Thursday, July 22, 2004

Unconventional Wisdom

To be fair, it's hard to say if this piece is unconventional, or just not wisdom.

But, from the BBC: “Jordan Levin, entertainment president of Warner Brothers, said the mood at the network was "approaching a level of giddiness" after excellent ratings [for several new 'reality' shows]"

Consider the following partial list of unbelievably successful reality shows on TV:
Amazing Race
American Idol
Fear Factor
Last Comic Standing
Simple Life

From the perspective of the networks, these programs are excellent. They cost almost nothing to produce, because common folk line up for the chance to be humiliated, mocked, or horribly patronized.

Why do we watch them? Consider the wisdom of Skye Lutz-Carrillo, son of the Texas farm family where part of Simple Life II was filmed. After meeting Paris Hilton and Nicole Richey, he captured the whole nuthouse in a nutshell: "They're a little ditzy maybe, but I wouldn't be opposed to making out with them."

All of these shows are a little ditzy. But there we are, making out with our TV screen, leaving the blessed "off" switch on the remote untouched. People feel involved. It is precisely because Everyman, and Everywoman, is up there on the screen that we watch. The shows that actually allow audience participation are among the most successful.

Political conventions are boring. They are also dying. The networks will give each party only three hours, total, of programming time for each convention. Now, you could watch the things on C-SPAN. You could also give up donuts and swim a mile every day. What could the parties do?

You have to realize that the parties are absolute ho's for free media, in nearly every other setting. The reason incumbents are so difficult to unseat is that they have so many free media opportunities, events where they get coverage simply by virtue of doing some part of their jobs. And of course you can make stuff up. If the local Representative appears at the ribbon-cutting for the new school, there will be a picture in the paper. This is true even if the Represenative voted against the bill authorizing the money for the building.

One could imagine, in fact, that an incumbent President could land on a carrier deck, wearing a flight suit, and address a huge number of sailors in front a "We Won!" sign. The media would cover this like a reality show, and everyone would win: Prez gets great coverage, media gets interesting and entertaining footage, and the voters get to think, "He's kind of ditzy, but I wouldn't be opposed to making out with him." Now, of course, this could never actually HAPPEN, I'm just making up an unlikely scenario.

Why do parties have this blind spot when it comes to conventions, then? The greatest free media opportunity you could imagine, and all the parties do is try to see who can be the most boring, and the most "inclusive". All they mean by inclusive, of course, is "Ethnicity / Gender/Job Bingo": "Oh, a black lesbian metalworker! All I need now is a male Native American architect and I win!"

In an earlier entry, I claimed that the conventions have traditionally had three functions:
1. Choose the nominee
2. Choose the platform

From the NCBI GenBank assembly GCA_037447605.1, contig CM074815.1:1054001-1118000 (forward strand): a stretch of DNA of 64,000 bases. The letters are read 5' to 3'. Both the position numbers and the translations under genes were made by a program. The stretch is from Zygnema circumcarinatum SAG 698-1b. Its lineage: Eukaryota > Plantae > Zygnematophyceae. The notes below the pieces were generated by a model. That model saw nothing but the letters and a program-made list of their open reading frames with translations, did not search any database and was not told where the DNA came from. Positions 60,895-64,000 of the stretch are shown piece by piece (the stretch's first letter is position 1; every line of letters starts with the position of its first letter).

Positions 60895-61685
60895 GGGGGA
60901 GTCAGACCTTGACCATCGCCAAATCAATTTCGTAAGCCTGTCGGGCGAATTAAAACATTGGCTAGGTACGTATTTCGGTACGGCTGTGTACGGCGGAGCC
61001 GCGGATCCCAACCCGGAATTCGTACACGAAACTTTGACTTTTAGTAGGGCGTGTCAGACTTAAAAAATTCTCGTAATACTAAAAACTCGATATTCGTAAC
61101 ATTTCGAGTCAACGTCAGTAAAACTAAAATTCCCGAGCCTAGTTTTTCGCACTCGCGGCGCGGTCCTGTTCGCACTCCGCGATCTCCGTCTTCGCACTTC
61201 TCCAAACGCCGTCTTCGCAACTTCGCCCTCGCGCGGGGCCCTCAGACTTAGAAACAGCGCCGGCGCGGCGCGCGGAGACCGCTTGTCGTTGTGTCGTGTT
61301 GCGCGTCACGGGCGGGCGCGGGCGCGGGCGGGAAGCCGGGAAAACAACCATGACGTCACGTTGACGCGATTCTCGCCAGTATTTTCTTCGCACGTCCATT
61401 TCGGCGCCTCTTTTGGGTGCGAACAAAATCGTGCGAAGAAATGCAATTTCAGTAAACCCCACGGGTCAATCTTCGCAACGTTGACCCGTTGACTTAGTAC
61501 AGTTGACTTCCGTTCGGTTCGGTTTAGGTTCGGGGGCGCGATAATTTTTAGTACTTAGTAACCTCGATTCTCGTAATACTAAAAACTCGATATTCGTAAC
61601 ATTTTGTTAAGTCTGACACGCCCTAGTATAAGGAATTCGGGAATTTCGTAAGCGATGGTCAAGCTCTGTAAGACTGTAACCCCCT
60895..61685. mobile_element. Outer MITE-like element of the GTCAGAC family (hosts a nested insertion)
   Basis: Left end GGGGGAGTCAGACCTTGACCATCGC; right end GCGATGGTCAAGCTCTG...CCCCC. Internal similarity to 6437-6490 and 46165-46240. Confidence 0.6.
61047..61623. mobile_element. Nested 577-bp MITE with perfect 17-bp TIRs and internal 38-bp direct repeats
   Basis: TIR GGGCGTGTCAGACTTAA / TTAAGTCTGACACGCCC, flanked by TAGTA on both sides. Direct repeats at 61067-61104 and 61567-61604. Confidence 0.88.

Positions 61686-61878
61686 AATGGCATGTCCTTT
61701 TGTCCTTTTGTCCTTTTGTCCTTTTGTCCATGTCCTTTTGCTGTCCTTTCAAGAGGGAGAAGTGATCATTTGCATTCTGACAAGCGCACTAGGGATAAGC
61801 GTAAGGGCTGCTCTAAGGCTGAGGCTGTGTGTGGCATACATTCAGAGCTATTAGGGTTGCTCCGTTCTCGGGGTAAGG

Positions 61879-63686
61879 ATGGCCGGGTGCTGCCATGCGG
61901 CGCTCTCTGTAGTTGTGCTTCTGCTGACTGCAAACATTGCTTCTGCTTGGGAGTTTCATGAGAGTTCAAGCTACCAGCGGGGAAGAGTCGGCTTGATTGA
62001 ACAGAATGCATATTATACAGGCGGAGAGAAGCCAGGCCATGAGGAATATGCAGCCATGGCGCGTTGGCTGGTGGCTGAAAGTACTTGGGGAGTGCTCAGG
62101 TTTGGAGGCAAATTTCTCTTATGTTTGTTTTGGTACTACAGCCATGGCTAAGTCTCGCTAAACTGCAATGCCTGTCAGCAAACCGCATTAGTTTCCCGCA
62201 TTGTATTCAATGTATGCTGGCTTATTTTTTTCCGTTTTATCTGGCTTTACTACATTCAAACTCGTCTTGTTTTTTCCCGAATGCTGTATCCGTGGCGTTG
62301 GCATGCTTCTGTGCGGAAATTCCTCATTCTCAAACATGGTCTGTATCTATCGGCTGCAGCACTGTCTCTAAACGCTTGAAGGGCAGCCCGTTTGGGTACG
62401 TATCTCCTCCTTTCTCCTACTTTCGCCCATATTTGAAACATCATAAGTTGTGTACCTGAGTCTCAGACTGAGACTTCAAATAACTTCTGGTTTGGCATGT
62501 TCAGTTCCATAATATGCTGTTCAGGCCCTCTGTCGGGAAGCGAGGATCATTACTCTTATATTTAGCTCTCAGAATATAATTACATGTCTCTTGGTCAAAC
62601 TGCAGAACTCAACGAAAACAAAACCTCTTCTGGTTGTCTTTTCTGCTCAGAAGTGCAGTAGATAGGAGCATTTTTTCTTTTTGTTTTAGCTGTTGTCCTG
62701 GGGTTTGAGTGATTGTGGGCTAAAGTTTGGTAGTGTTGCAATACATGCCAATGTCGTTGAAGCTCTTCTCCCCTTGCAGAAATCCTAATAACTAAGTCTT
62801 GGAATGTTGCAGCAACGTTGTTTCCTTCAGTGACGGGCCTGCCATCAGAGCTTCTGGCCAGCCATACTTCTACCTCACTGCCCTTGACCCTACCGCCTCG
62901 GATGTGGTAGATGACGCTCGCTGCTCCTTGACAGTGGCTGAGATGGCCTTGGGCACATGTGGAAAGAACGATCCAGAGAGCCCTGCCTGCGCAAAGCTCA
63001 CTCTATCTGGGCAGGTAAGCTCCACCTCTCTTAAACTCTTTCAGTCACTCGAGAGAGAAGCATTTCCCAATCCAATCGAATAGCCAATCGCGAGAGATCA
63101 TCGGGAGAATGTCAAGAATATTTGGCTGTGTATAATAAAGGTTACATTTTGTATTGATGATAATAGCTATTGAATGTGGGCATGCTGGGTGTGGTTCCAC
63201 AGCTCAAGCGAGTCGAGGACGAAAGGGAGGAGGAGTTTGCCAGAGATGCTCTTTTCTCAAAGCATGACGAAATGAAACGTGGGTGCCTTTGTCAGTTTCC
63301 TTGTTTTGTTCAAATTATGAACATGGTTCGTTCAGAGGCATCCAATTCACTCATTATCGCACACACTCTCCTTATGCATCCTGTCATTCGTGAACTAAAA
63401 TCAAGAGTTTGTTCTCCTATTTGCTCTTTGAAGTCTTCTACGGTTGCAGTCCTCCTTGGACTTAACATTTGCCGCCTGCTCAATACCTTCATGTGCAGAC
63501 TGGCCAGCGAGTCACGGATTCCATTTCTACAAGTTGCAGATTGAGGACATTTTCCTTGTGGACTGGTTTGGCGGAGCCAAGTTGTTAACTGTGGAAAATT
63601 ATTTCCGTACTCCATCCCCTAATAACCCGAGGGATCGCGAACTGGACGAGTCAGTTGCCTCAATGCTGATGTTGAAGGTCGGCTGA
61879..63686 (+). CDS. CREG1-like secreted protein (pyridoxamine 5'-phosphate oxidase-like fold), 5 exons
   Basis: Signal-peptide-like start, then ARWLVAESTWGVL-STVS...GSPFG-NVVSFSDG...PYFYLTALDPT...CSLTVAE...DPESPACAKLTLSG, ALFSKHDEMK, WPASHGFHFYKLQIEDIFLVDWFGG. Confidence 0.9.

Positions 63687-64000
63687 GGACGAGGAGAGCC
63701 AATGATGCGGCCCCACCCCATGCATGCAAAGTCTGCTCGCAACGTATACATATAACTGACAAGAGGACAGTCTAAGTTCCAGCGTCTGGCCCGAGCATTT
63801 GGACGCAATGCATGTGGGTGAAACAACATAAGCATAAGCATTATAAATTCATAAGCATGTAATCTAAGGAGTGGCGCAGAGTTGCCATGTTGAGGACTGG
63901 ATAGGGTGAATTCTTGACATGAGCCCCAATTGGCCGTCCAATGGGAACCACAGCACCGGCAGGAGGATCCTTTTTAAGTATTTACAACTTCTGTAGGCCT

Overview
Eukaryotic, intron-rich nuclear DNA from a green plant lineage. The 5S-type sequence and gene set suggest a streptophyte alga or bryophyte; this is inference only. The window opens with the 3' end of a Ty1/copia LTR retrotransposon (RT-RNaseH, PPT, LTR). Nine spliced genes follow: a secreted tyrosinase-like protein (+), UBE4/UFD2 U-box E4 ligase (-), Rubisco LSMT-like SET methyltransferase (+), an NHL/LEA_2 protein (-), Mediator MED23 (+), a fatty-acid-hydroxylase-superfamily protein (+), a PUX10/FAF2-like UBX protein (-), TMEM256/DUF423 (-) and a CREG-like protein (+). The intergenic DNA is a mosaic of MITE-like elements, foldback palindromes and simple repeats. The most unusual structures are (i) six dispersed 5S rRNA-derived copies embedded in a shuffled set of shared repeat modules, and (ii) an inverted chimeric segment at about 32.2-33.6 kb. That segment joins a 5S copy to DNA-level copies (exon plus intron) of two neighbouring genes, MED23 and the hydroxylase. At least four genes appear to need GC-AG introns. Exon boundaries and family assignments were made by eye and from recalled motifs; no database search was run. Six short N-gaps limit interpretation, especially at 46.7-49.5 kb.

3. Get all the activists pumped, and give them a chance to display the worst color / fabric combinations the world has ever seen.

The problem is that conventions today are ONLY about #3. Nominees are chosen by primaries, and platforms (such as they are) are selected by focus groups and consultants.


The most obvious would be "Queer Eye for the Politicii", to fix those fashion gaffes. That would actually work, now that I think of it: have some REALLY bitchy guys just critique the outfits on the floor of the convention. I'd watch, for sure.

But a more substantive suggestion would be to bring back #2: platform selection. Let the convention delegates, and the folks at home, vote on platform planks. You could have debates, and decide which issues win. You could have a feature called "THE DOOR": as soon as more than 50% of the people calling in said they hated the speech, the speaker would fall through a trap door into a padded room full of cockroaches and grub worms. You could have a camera down there, so that you could watch on a split screen: blabbermouth gets the cockroaches, great speaker gets more time.

An idea whose time has come: a reality show called "THE CONVENTION"

In a recent article, James O'Toole of the Pittsburgh Post-Gazette uncovered this nugget of a quote, where economist John Kenneth Galbraith composed a requiem for political conventions:
"These vast ceremonials are now a bloated corpse. ... A semblance of life is breathed into the corpse by delegates who, having been elected or selected and having traveled to the great event, wish to believe they are doing something. In this wish they are abetted by the press, which is enjoying an expense-paid reunion and a carnival untaxing to the mind. ..."


Anonymous said...

I have to post anonymously because I don't feel like signing up for an account. What a pain; I just want comment, not jump thru a hoop. The name's Jesse, by the way. Enjoying your blog. I was turned-on to it by a link from the Duke homepage.

Your despcription of a focus group as an eye exam is hilarious. Pilgrim's egress part one is a good read. Get a friend or an editor for parts two and three; my eyes were glazing over, and after a while I didn't care anymore if there was point. But the rest is a great blog. I am learning all sorts of stuff and will make it a point to tune in often.

Mungowitz said...

From KGM: I have never had a friend. But I can PAY an editor, so I bet I can find one of those.